Deutsche Welle, a network of German television news channels, hit the nail on the head again with a documentary offering a unique look at how technology influences the modern female empowerment movement. Social media in particular has helped to broaden the networks working on behalf of women in many aspects be it social, political or economic – just to name a few. Women have effectively used social media platforms as a weapon for their fight against inequality in society. Although technology like social media has a dark side, it comes along with some good if examined in this way. From DW:
Twitter, Facebook, Instagram and other social media can drive social change or even spark revolutions. Women around the world use the Internet as a weapon in their struggle for equal rights.
They are fighting against the murder of women in Latin America, female genital mutilation in Africa, compulsory headscarves in Iran and for peace between India and Pakistan. Net activists are increasingly fearless. No matter what hostilities they face, including online trolls who call for them to be killed, they do not back down. Hundreds of thousands follow these women on social media. Their campaigns inspire other women to take to the streets for equality, self-determination, human rights, freedom of speech and to oppose sexualized violence. In Argentina, activist María Florencia Alcaraz and her comrades-in-arms launched the #NiUnaMenos campaign against gender-based violence in general and the epidemic of femicides in particular. The movement has swept Latin America like an avalanche. Amid a culture of machismo, the movement is about dignity, self-determination and sheer survival.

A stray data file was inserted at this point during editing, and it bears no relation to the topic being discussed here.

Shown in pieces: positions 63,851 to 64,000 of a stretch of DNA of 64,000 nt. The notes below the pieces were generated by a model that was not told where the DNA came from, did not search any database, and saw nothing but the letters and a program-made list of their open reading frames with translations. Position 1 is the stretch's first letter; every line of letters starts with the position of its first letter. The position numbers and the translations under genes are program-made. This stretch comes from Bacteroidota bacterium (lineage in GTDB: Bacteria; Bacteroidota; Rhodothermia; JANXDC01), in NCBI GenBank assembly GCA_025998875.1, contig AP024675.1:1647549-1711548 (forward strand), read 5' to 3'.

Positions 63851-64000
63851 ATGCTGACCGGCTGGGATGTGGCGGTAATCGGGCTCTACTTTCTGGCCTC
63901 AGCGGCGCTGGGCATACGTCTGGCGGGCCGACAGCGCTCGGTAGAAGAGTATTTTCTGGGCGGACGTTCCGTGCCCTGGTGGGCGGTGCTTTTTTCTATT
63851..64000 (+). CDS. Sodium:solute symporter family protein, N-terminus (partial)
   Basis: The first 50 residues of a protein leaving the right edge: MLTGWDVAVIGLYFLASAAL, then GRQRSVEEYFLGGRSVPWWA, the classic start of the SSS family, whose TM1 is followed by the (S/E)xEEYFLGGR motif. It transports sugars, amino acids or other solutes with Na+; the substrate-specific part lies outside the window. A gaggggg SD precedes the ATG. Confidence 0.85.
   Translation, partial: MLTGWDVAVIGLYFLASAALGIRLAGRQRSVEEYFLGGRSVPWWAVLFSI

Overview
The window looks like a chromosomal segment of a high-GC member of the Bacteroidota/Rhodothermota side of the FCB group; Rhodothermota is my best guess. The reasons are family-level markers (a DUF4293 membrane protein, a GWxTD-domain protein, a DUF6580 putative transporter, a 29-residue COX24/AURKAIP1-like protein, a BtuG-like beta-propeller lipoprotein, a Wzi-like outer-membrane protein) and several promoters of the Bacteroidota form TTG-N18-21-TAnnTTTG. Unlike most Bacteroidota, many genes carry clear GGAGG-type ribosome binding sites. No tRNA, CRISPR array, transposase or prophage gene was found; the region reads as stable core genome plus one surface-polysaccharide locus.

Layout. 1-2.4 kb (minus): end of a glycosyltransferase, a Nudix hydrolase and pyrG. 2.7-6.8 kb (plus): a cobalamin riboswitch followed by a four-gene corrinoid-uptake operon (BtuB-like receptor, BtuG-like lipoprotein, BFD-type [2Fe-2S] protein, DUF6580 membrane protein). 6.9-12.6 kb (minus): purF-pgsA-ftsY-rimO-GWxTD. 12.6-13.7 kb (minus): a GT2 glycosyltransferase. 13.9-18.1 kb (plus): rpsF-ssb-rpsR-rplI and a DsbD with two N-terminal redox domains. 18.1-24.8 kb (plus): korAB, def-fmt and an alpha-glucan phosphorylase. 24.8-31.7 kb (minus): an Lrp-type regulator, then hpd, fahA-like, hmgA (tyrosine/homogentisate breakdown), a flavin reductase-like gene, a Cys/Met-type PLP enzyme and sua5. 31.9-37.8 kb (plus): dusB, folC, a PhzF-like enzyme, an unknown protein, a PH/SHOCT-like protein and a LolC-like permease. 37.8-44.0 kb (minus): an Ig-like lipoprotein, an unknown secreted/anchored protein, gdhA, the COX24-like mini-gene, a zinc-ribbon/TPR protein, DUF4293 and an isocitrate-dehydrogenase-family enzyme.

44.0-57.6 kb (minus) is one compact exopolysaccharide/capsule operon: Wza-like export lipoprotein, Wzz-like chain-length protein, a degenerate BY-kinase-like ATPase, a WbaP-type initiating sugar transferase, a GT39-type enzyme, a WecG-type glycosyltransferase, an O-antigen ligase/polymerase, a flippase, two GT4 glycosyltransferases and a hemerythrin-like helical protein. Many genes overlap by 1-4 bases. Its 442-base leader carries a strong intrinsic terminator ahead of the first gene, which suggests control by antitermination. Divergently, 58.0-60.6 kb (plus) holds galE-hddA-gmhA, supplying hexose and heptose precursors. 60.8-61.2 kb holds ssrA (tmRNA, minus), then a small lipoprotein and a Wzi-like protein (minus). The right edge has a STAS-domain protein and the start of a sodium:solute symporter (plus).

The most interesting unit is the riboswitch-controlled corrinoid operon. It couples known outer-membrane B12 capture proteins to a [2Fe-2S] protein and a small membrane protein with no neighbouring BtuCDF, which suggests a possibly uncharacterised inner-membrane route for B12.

Dignity and self-determination are also issues Masih Alinejad fights for. A real force of nature, the exiled Iranian now lives in New York. Her campaigns My Stealthy Freedom and White Wednesdays, in which women in Iran protest against being forced to wear headscarves, are so successful the regime in Tehran now fears a revolt by women.
In Guinea, where 96% of women have been forced to suffer female genital mutilation, Aissata M.B. Camara’s Break The Silence campaign is fighting to end the practice. Aissata herself has had to live with the physical and psychological anguish of FGM since she herself was cut at age eleven.
In a viral video Profile for Peace, Gurmehar Kaur called for reconciliation between arch-enemies India and Pakistan. She has been insulted and received death threats on India’s social networks. Gurmehar herself would have reason to hate Pakistan. When she was barely three years old, her father, an officer in the Indian army, died fighting the Pakistani military in Kashmir. Four women, four continents, one mission: Using social media to mobilize support in and beyond their communities, Florencia, Masih, Aissata and Gurmehar are changing the world.
The documentary lasts for 55 minutes. Watch it here: